As a matter of fact, however, there is in nature just such an arrangement; an arrangement made in the beginning of the creation, and in anticipation of the fact that man would be subject to disease. It is to be remarked, also, that, so far as appears, the one is entirely independent of the other; the one is in no manner necessary to the other. The world, as a world, might have been complete without attaching healing properties to plants and minerals; certainly without creating things whose only properties of value are healing properties. If mercury could not have been so made as to have been of value in the arts without also the appendage that it might be a medicine, yet certainly there was no necessity for creating the Peruvian tree whose only value is the bark, and the only value of whose bark is the cure of fevers.
In fact, the arrangement for healing is an entirely independent system, and yet as essential to man as the arrangements for the supply of his wants in health. The wonderful process by which a broken bone knits itself together was in no wise necessary for the making of a bone; the process by which a severed vein or artery will plow for itself a new groove, and lay down a new artery or vein for the blood, was in no wise necessary for the making of a vein or artery originally, nor for the original and healthful purposes of either—for arteries and veins for conducting the blood from and to the heart would have been perfect without this arrangement ; the creation of the materials of the materia medica of the healing art was in no wise necessary for the production of food for man. It is a separate arrangement. The one is not necessary to the other. The one does not explain the other. The one is of importance to man every where; the other is the foundation of a distinct profession—the medical profession.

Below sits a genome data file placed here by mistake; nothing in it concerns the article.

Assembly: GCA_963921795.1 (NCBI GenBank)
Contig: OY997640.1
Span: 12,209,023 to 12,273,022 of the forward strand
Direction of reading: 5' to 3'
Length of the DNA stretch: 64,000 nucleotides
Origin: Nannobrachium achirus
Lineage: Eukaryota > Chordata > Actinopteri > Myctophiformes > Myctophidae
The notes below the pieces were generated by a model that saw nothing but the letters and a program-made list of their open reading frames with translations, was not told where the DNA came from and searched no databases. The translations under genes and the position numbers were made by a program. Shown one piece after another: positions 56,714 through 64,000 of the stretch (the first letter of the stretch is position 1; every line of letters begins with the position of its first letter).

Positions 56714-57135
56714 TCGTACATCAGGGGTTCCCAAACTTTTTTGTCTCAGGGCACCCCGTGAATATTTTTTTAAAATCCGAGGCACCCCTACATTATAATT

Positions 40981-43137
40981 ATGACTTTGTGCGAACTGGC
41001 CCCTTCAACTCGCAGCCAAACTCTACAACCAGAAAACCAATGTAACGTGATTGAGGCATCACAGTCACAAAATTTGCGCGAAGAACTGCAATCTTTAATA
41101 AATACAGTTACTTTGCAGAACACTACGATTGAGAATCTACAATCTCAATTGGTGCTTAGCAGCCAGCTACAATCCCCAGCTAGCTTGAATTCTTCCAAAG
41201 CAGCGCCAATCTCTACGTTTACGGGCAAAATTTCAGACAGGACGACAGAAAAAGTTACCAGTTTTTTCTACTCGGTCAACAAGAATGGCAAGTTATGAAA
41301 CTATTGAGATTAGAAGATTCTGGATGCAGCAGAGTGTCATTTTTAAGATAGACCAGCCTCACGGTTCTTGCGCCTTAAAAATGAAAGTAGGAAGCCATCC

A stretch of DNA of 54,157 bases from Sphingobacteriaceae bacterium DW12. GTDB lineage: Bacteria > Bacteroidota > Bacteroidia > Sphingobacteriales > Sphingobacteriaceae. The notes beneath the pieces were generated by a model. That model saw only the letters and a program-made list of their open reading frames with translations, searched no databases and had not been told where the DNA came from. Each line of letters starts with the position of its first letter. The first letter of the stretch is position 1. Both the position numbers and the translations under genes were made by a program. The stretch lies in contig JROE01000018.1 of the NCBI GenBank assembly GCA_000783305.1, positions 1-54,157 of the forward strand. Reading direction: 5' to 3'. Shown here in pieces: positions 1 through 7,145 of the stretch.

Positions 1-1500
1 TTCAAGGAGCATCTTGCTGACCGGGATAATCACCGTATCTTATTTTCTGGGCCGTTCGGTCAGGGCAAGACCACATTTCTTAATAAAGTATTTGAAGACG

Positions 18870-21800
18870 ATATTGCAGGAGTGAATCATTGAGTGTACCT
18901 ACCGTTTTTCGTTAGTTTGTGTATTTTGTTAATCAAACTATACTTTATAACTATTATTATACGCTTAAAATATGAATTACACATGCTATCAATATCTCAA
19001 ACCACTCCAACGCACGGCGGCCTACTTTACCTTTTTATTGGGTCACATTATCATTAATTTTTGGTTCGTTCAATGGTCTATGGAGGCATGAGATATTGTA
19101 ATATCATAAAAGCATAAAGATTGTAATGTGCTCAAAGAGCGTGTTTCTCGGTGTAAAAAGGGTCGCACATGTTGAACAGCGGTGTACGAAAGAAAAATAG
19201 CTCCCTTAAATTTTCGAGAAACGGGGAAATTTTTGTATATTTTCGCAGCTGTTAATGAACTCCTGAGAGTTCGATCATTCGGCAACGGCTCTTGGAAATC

But the world as it is would not have been complete without both, any more than a system of religion for man would have been complete for man alike as a creature adapted to worship, and as a sinner to be redeemed and saved, without both. A system of arrangements for man in health would not have met the wants of man in sickness, and a system which did not contemplate the latter, and which did not make provision for it, would not have been adapted to our world as it is. Hence it was, that in the very structure of the creation, there was an underlying system in anticipation of the fact that man would be a sufferer—a system doubtless existing in paradise, and a system certainly now extending all over the world—for the arrangements for healing diseases are found on all the continents and in all the islands, and in every land there are men endowed with peculiar faculties to study nature with this view, and to apply these remedies to the ever-varying forms of disease.
Precisely of the same nature, though on a higher scale, is it true that there was need of an arrangement which would contemplate man as a sinner, and which would make provision for his wants as such; and as the world of nature could not be regarded as adapted to the wants of man as he is without the arrangements to alleviate pain and to cure diseases, so the arrangements for religion would not have been complete without a remedial system for sinners.
II. We come, then, to what must be the main inquiry on this subject, the question whether Christianity is a religion which thus meets and satisfies the wants of man; or, in other words, how far in eighteen hundred years it has commended itself to man as meeting those wants, and as thus showing that it is from God.
(1.) Considered as a religion, it meets the essential wants of man. We have seen what those wants are as every where indicated in our world—as essential; as deep-laid in our nature; as characterizing man. Man wants a religion. He wants a God. He wants an object of worship. He wants the hope of another life. He wants the assurance that the soul is immortal.